November 6, 2008

Mustard Herb-Crusted Pork Tenderloin

I found some pork tenderloin on sale for a great price at our local mega-super grocery mart. They were buy one get one free (or half price, if you want to get technical). I am just discovering all the yummy possibilities associated with cooking pork tenderloin. I like the idea of a two for one sale, since I can use the extra one for experimentation purposes. There are so many good-sounding recipes out there, and I will have plenty of options for selecting something new to try in the near-future. I figure I will make this recipe today, and save the second hunk o' meat for another application.
In reviewing my past blog notes, it seemed that we really liked this recipe a lot. It is originally from Cooking Light, and in my experience, you can never go wrong with Cooking Light. Ever. Never. Ever. At any rate, I am excited to have this particular dish again. I think I am going to pair this dish with some cous cous and asparagus. Yum!

Mustard Herb-Crusted Pork Tenderloin

1 (1/2-ounce) slice white bread
1/4 cup chopped fresh parsley
3 tablespoons grated fresh Romano cheese OR Parmesan
2 teaspoons chopped fresh thyme
1 (1-pound) pork tenderloin, trimmed
1/4 teaspoon salt
1/8 teaspoon freshly ground black pepper
2 tablespoons Dijon mustard
1/2 teaspoon fennel seeds, crushed
1 garlic clove, minced
Cooking spray

Preheat oven to 450°.

Place slice of bread in a food processor, and pulse 10 times or until coarse crumbs measure 1/4 cup.

Combine the breadcrumbs, 1/4 cup chopped parsley, cheese, and 2 teaspoons thyme in a shallow dish. Sprinkle pork with salt and pepper. Combine Dijon mustard, fennel seeds, and garlic in a small bowl. Rub pork with mustard mixture, and dredge in breadcrumb mixture.

Place the pork on a jelly-roll pan coated with cooking spray. Bake at 450° for 25 minutes or until a thermometer registers 160° (slightly pink). Let stand for 10 minutes. Cut crosswise into 1/4-inch-thick slices.

Yield: 4 servings (serving size: 3 ounces pork)

CALORIES 184 (30% from fat); FAT 6.2g (sat 2.3g,mono 2.7g,poly 0.4g); IRON 1.6mg; CHOLESTEROL 72mg; CALCIUM 72mg; CARBOHYDRATE 4.6g; SODIUM 351mg; PROTEIN 25.8g; FIBER 0.4g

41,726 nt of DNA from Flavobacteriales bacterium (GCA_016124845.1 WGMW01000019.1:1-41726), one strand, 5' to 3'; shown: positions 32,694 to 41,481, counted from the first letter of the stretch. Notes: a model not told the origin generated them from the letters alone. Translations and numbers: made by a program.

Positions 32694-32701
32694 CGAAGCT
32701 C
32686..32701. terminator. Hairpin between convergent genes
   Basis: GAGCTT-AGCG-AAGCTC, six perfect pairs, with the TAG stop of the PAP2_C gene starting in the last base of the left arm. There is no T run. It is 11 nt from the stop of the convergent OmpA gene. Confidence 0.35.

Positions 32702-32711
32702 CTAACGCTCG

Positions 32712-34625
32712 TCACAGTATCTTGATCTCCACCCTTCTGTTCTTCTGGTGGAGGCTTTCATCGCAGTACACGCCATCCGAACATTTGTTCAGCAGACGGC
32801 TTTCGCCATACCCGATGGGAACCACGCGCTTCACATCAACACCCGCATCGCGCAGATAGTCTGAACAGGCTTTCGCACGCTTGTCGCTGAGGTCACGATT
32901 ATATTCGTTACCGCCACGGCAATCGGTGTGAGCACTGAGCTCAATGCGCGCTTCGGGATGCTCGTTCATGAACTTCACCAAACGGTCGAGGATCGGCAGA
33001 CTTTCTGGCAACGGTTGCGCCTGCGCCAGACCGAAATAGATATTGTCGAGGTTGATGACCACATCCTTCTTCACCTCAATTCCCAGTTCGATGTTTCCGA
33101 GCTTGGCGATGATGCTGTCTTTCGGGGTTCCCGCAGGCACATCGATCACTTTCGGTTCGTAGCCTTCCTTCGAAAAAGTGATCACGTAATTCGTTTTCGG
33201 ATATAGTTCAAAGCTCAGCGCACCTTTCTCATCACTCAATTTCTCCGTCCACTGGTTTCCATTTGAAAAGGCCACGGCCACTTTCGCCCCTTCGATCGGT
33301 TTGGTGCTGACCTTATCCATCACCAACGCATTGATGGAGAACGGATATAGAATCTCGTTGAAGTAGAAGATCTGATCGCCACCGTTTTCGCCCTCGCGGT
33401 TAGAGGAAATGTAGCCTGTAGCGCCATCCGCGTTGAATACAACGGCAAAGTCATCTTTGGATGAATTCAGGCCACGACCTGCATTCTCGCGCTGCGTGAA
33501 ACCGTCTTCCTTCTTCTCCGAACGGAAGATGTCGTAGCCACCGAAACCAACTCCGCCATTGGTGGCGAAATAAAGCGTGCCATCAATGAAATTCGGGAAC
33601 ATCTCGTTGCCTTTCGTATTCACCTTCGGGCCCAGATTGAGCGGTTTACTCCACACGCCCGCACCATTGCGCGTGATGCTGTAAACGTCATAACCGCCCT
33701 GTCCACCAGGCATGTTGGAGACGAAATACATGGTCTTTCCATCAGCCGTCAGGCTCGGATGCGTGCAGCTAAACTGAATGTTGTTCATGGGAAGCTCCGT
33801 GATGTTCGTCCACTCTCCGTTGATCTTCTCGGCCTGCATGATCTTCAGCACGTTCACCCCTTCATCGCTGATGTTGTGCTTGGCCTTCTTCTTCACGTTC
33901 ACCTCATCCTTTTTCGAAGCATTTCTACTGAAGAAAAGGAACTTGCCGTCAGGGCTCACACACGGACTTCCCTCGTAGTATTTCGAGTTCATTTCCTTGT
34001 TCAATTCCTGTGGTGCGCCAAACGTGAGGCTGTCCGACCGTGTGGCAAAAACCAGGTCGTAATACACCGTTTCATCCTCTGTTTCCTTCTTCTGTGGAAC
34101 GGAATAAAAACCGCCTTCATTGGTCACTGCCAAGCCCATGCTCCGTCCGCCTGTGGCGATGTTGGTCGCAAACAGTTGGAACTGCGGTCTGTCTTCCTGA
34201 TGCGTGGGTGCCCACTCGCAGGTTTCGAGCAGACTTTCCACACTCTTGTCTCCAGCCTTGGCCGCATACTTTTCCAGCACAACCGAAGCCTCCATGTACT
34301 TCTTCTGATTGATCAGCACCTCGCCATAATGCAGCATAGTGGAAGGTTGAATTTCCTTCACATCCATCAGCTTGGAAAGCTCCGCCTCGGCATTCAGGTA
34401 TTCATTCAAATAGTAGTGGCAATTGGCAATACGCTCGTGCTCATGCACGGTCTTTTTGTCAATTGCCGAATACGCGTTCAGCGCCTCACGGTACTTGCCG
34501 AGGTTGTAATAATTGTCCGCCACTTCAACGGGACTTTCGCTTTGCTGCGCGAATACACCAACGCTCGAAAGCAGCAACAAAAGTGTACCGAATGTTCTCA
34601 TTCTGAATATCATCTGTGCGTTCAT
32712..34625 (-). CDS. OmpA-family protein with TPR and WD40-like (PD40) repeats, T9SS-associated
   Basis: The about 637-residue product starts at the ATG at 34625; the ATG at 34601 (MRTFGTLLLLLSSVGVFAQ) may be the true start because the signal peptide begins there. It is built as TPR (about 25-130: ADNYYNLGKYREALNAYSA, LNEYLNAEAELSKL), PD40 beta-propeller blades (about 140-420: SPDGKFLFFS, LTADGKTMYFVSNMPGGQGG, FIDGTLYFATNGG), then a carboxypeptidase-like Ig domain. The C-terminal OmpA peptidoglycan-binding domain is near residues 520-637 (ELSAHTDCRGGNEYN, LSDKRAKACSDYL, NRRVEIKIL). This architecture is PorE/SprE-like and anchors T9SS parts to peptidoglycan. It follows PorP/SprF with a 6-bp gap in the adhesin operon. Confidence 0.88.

Cooking Light, JANUARY 2007

Jen's Notes:
There are a couple of adjustments that I will make to this dish to suit my needs. I have dried herbs, instead of I will probably reduce the quantity of the strongly flavored herbs, like fennel (only 1/2 to 1/4 teaspoon of fennel, at most). I will use Parmesan Reggiano in place of the Romano cheese, because I have Parm in the fridge. This time I do have homemade breadcrumbs, so I am excited to see the difference in flavor from the store bought ones I used the last time. Finally, I think I will bake my tenderloin in a roasting pan with a rack in the bottom. My notes from last time indicated that the bottom would have been a soggy mess if I did not use a roasting rack.

The Result:
I am mad. I am mad because this took TWICE as long to cook, this time. When I pulled it out after 25 minutes, it was literally so raw the temperature did not read on our meat thermometer. I got mad at the thermometer (it was crappy and unreliable) and made the husband throw it away. Then, I put it back in for another 15 minutes and it still was not done. At this point, I was able to cut an end piece of for my son and microwave it until it was cooked all the way through. I did not want to deal with a cranky, hungry toddler so we just fed him separately and waited for ours to finish cooking. I put the tenderloin back in the oven again, for another 10 minutes. Still rare to medium rare. Not good for pork. We decided to just bite the bullet and eat it anyway. We carved it and heated our pieces in the microwave so it was at least edible and not raw. Finally, while the husband and I were eating, we put the other half of the roast back in the oven to finish (another 15 minutes)so he could at least have some food for lunch tomorrow. Sheesh!
On a positive note, the flavor was good. I think the issue with the cook time may be that I used a different roasting pan this time. It has higher sides, and I think the meat was not exposed in the oven to the full cook temperature. That is the only thing I can think of...everything else I did was the same. The last time I made it the cook time was perfect. Ugh. The asparagus and cous cous was really yummy. Unfortunately, the whole meal was overshadowed by wrestling with uncooked pork. A total buzz-kill, to say the least!

1 comment:

claireknightly said...

I often have issues with pork cooking time, too. It drives me crazy!! I've had it take up to 45 minutes longer than a recipe said before. Will ends up with chicken nuggets or grilled cheese on those nights.